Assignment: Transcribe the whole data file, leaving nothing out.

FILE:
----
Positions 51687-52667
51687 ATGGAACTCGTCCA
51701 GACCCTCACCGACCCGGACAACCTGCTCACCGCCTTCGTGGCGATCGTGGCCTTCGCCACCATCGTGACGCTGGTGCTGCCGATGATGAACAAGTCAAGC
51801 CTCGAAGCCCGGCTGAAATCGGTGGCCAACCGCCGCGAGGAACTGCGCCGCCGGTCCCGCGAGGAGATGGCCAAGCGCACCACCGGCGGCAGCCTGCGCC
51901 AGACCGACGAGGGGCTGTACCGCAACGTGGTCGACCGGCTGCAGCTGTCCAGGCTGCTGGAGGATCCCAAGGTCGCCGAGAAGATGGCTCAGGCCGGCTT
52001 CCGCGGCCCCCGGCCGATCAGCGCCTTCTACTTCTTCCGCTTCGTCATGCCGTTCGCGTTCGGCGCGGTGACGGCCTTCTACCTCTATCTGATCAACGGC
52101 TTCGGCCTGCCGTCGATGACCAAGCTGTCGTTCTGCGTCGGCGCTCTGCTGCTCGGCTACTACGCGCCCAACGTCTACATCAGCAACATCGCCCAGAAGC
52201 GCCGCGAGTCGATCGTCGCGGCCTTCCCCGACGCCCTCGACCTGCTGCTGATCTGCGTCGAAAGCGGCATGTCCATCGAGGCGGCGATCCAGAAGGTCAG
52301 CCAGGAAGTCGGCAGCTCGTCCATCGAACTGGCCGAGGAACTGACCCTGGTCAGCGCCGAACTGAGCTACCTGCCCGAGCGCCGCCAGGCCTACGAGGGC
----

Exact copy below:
Positions 51687-52667
51687 ATGGAACTCGTCCA
51701 GACCCTCACCGACCCGGACAACCTGCTCACCGCCTTCGTGGCGATCGTGGCCTTCGCCACCATCGTGACGCTGGTGCTGCCGATGATGAACAAGTCAAGC
51801 CTCGAAGCCCGGCTGAAATCGGTGGCCAACCGCCGCGAGGAACTGCGCCGCCGGTCCCGCGAGGAGATGGCCAAGCGCACCACCGGCGGCAGCCTGCGCC
51901 AGACCGACGAGGGGCTGTACCGCAACGTGGTCGACCGGCTGCAGCTGTCCAGGCTGCTGGAGGATCCCAAGGTCGCCGAGAAGATGGCTCAGGCCGGCTT
52001 CCGCGGCCCCCGGCCGATCAGCGCCTTCTACTTCTTCCGCTTCGTCATGCCGTTCGCGTTCGGCGCGGTGACGGCCTTCTACCTCTATCTGATCAACGGC
52101 TTCGGCCTGCCGTCGATGACCAAGCTGTCGTTCTGCGTCGGCGCTCTGCTGCTCGGCTACTACGCGCCCAACGTCTACATCAGCAACATCGCCCAGAAGC
52201 GCCGCGAGTCGATCGTCGCGGCCTTCCCCGACGCCCTCGACCTGCTGCTGATCTGCGTCGAAAGCGGCATGTCCATCGAGGCGGCGATCCAGAAGGTCAG
52301 CCAGGAAGTCGGCAGCTCGTCCATCGAACTGGCCGAGGAACTGACCCTGGTCAGCGCCGAACTGAGCTACCTGCCCGAGCGCCGCCAGGCCTACGAGGGC